Nine months. The culmination of winding turns, backtracking, endless safety measures for the sake of the deal, and I didn’t know if I could go through with it. Granted, the alternative was no better. The alternative would kill me just like my best friend, Travis. Between the sadness and rage, I managed the motivation to go forward.
I walked down the empty street, fixated on the cracked pavement moving beneath the soles of my worn out sneakers. Counting helped, giving my brain something else to do instead of wandering down the endless possibilities, the what-if demons roaming around my head. I ran a nervous hand through my unkempt shock of blonde hair, head down, collar up. Don’t mind me, just a single man walking through downtown Baltimore in the middle of the night.
A police car came around the corner ahead, its searchlight coasting across the walls, a giant eyeball of light seeking out the miscreants and undesirables. I ducked into a darkened alleyway and pressed my body against the decaying brick wall behind a mountain of trash. Had they seen me?
The light passed by and kissed the opposing wall, before moving on. Darkness engulfed me, and I let out a shuddering sigh of relief. I stood up, facing the street and wiped the sweat from my palms down the front of my jeans. “This is insane,” I whispered. “I’m not cut out for this renegade shit.”
“In the bittersweet darkness of life,” a deep, baritone voice said from behind me. Something cold and metallic pressed hard against the nape of my neck.
“You…” I closed my eyes and forced the words I’d rehearsed for the last month into proper order. “You can find the light of salvation.”
The pressure disappeared. “The money.”
I slid my hands into my pockets, trembling fingers pressing past a metal heart to curl around the rubber band-wrapped wad of cash. Without another word, I pulled it out and passed the small package to the man.
The rubber bands snapped off, followed by the quiet flipping of bills and under breath counting. He grunted. “Wait for the man offering you a room for your head. He will lead you to salvation.”
The man’s boots crunched atop the loose asphalt as he walked away. I turned around, but there was no one there, just the broken remains of the rubber bands at my feet. Doubt crept into my head, colored with more than a little trepidation. That had been the last of my personal assets, and paying for salvation was an act of treason. To be caught now would be worse in its own way, worse than death, worse than the risks. I’d be shuttled off to an internment camp as a criminal, and the stories that had filtered out spoke of torture and hard labor without advocacy or chance to be released.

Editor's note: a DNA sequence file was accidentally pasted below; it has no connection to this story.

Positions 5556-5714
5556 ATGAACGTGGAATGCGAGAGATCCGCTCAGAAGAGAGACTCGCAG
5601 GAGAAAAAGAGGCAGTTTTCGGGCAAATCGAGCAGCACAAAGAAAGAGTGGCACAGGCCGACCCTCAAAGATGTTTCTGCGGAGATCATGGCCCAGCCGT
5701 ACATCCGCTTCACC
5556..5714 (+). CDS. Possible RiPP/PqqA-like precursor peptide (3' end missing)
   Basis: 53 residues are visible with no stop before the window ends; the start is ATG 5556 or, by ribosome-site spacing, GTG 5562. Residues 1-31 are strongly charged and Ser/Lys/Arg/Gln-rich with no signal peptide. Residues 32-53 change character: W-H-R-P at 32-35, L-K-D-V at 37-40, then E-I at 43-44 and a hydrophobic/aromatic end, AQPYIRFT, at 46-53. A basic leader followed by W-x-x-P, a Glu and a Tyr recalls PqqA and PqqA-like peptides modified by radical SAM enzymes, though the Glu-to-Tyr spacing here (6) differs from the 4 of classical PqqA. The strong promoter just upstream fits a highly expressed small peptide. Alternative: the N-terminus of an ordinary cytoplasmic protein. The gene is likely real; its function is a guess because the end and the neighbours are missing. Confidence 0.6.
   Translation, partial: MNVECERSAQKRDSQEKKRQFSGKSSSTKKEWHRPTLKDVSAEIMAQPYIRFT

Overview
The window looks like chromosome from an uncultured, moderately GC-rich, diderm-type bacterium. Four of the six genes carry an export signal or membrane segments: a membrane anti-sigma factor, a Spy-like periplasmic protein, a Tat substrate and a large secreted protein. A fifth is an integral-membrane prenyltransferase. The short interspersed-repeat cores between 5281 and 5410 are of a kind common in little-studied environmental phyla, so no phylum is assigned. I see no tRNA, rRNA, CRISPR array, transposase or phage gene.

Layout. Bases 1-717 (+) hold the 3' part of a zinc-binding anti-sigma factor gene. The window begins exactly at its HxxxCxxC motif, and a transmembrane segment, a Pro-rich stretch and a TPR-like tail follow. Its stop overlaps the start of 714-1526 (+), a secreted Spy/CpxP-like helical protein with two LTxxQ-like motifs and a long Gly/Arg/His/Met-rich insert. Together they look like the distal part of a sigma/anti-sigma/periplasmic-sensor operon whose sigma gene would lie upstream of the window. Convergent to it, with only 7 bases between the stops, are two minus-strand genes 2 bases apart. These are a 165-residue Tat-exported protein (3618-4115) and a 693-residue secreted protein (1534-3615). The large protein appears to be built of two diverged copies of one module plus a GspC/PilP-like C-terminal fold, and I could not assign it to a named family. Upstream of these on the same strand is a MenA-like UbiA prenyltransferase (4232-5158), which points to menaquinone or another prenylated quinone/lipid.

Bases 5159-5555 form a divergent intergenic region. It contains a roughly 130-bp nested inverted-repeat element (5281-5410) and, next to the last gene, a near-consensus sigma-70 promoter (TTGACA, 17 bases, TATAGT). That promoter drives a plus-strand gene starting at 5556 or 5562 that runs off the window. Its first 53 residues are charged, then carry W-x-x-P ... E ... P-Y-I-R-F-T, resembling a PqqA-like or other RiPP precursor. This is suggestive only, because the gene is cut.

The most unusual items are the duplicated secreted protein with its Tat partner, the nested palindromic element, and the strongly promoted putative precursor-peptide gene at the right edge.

What am I doing here? Was my future so perilous that this was worth the risk? In a word: yes. I’d seen too many men die in my lifetime to just become another statistic. Fear be damned.
“Sonny, you look like you could use a place to sleep tonight.” A dirty old man appeared at the alley opening, reeking of urine and decomposing trash. “Far from home? Need a room to rest your weary head?”
“A place to sleep sounds…” I swallowed hard. “Sounds good. Sounds like salvation.” This couldn’t be the guy. This nasty wretch? My heart sank. What had I gotten myself into?
“Ah, yes, salvation,” the vagrant cackled, hands raised up in the air for a moment before he disappeared around the corner. “Hurry up, boy! The offer does not stay open long.”
I hesitated, my head screaming to reconsider, but I shoved those thoughts aside and followed him. The money was gone. If I didn’t see this through, then I’d be left with nothing. Could this be a scam? Sure, I’d heard of those, government stings to catch men like me, or back alley butchers taking advantage of a bad situation. I sighed. I wouldn’t know, if I didn’t go.
The yellow glow of the streetlights flickered as we passed, casting darker shadows around us while illuminating our progress down the street. The old man crossed the street and wandered into another alley way, the snowy reflection of his hair my only guide. He slowed as we drew closer to a doorway at the end, a thin line of white drawn against the bottom. Without it, I wouldn’t have even noticed the door at all. That made sense, secret location and all.
Bright light spilled from the doorway as he pushed the graffiti-ridden door open. Without a glance, he walked in, swallowed by the light. I wrestled with my decision for a moment before I followed.
The door closed behind me with a gentle push of air, and as my eyes adjusted to the light, I saw barren walls and mismatched chairs in an empty, open room. In the distance, someone cried, low and sorrowful. A door opened to my right, and a tall, thin man wearing worn out scrubs, a surgical mask and a hair cap stepped out.
“Mr. Robinson, I presume?” he asked in a nasal tone.
He opened the door again and gestured me in. “You understand the gravity of what we’re about to do, yes?”
“Yes.” The word fell from my lips with an ominous weight. “I understand.” I stepped through the doorway.
He followed behind me, locking the door before walking a step ahead of me. “Once you leave our facility, you’re on your own. There is no aftercare. No medication refills. No support at all. Should you come back to this location, we won’t be here. Too risky to stay in the same place for long when the government is looking for us. I’m sure you understand.”
The long hall had a dozen doors, most of them closed with numbers on the faces. Otherwise, it was as barren as the lobby. He ushered me to one of the few open rooms, and that too was bare, except for the well-worn examination table covered in paper, a single folding chair, a small wheeled tray covered in instruments and syringes, and a sink.
He must’ve seen the look on my face. “It’ll be alright,” he said, one hand patting me on the back. “I know it looks scary, but we are working with limited resources and minimal funding. I promise Doc will take good care of you.” He gestured to the gown at the foot of the table. “Please put on the gown, opening in the back and sit on the table until I get back with the doctor.”